Reporting the car bombs


They are astonishing pictures by any standards. From the moment the terrorists struck, in London and Glasgow, what happened was filmed – not by the press or the police, but by members of the public who happened to be in the right place at the right time.


Ordinary people are driving media coverage as never before – but at what price? A combination of pictures taken by the public, and the voracious appetite of 24 hour news channels and now newspaper websites, means these iconic images are often published within minutes. The days when police could bargain with broadcasters over their effects on community relations, or the police investigation, or public understanding of what’s happening, are passed.


Citizen journalists
The phenomenon of the citizen journalist covering terrorist events emerged after the 7/7 attacks in London two years ago. But the public response then was as nothing compared with the response this time. Technology has moved on. Nearly all of us now have a mobile phone with and in-built camera. The BBC alone was emailed more than 70 pictures of the burning Jeep in Glasgow, filmed by passers by.


In 2005 the police were slow to grasp the implications of this – they took days after the London bombings to appeal for photographs and video pictures. Not so this time. Deputy Assistant Commissioner Peter Clarke, head of Scotland Yard’s Counter Terrorism Unit was promoting the anti-terrorist hotline number within hours of the car bomb attempts in London, appealing in his understated way for people to send their pictures not to the press but to Scotland Yard.


Not surprising when you look at the detail in some of these pictures. They clearly contain critical evidence, capturing the actual, breaking story – the Jeep on fire, the driver writhing from his burns being sprayed with water by an off-duty police man, the dramatic late-night arrests on the M6 motorway, the close up images of the components of the home-made bomb next to the Mercedes outside the London night club.
The police operation
Of course it’s a problem – not just because these pictures could be giving away vital clues, such as the recipe for a home made bomb for example – but because they destroy that element of surprise so critical to police involved in a follow-up operation like the one they are involved in now, tracking those behind the failed attacks.


But the events of the past few days have also revealed how the police are becoming adept at turning the media coverage to their advantage. While we were engrossed in the chillingly dramatic pictures from Glasgow, police sources were playing down links with the London attacks. We now know the London trail had actually led them to Glasgow before the attack there even took place – they were clearly buying time as they continued the hunt for suspects, exploiting the fact that 24 hour news channels will run with speculation in the immediate aftermath of an event as they attempt to fill long hours of airtime.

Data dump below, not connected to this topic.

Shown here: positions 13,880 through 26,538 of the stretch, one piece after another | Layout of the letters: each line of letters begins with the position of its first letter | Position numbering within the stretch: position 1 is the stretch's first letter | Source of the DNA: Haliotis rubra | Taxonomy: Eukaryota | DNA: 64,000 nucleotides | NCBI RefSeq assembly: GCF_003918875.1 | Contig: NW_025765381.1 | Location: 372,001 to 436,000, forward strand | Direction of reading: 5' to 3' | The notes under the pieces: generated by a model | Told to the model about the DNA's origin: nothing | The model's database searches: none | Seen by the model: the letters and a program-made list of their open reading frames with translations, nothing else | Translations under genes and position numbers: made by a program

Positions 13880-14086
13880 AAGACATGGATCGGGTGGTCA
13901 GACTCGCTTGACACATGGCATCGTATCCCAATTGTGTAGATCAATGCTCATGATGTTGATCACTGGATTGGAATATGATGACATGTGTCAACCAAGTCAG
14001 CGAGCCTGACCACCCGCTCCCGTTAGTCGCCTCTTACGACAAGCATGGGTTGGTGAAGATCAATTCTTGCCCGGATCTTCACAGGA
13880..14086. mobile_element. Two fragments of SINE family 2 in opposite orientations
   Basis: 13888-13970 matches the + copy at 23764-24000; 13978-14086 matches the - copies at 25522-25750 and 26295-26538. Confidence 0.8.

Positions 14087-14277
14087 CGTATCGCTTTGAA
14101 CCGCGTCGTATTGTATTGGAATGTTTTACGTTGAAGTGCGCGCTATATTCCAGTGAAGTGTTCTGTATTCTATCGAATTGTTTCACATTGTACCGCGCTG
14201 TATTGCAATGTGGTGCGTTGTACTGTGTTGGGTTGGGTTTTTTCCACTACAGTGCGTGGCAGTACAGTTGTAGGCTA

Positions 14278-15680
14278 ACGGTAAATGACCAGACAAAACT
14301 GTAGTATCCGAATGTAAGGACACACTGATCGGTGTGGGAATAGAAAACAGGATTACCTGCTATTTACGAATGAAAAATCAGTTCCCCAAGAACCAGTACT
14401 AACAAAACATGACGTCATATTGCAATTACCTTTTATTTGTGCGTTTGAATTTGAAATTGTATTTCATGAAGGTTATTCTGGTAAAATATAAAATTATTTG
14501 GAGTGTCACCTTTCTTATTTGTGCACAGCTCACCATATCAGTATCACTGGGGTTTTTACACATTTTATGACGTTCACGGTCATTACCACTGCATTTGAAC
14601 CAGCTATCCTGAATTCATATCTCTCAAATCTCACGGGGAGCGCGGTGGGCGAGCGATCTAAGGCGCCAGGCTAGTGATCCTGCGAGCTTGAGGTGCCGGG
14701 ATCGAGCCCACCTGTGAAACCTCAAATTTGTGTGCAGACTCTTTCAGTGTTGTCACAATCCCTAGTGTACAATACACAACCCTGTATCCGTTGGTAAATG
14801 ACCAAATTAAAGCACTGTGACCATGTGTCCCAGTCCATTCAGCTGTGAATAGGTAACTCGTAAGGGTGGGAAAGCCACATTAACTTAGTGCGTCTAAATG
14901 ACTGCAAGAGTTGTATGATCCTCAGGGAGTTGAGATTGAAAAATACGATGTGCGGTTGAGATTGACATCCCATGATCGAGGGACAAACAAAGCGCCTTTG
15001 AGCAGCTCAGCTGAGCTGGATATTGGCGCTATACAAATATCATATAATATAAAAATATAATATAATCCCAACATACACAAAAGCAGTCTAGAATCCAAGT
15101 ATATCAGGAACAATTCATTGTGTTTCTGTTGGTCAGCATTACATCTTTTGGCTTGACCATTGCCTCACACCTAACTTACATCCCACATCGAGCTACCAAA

The effect on analysis
The speed at which terrorist incidents are now reported, and the thirst for breaking news, does seem to have had a detrimental effect on analysis of those events – at least in the early stages after an attack has happened. Where for example is the in-depth scrutiny of why these potentially lethal events were so amateurish? Why so little on the fact that the UK is not isolated as a target for terrorism? Last July two suitcases containing similar components (gas cylinder, petrol, and detonator) to those found here failed to detonate on two trains in Cologne. But it got very little mention in the British media.


Community relations
The fast turnaround also leaves little time to analyze the effects on community relations.
The police and MI5 are desperate for Muslims to give more information on those who’ve become radicalised to the extreme. But dramatic pictures of police raids on Asian homes can have the opposite effect, fuelling suspicion and resentment in some, not least because the police won’t comment on what they’re doing because of legal restrictions, so what’s reported is again based on speculation over pictures taken by the public.


Yet it’s pointless trying to stop publication of these. Scotland Yard has in fact asked media outlets not to show the faces of those they’ve arrested in case identity becomes an issue in any future court case. A handful of broadcasters and newspapers have complied but most have not. It does seem a pointless exercise – the names are already public and the images would still appear anyway, on unregulated websites on the internet.


The real challenge for both police and media is to embrace the technological changes that mean news is spread at unparalleled speed, without losing integrity.

Margaret Gilmore, July 2007


Margaret Gilmore is a former senior Home Affairs Correspondent with BBC News, now a freelance writer and broadcaster, and a RUSI Associate Fellow.



The view expressed here do not necessarily reflect those of RUSI



Explore our related content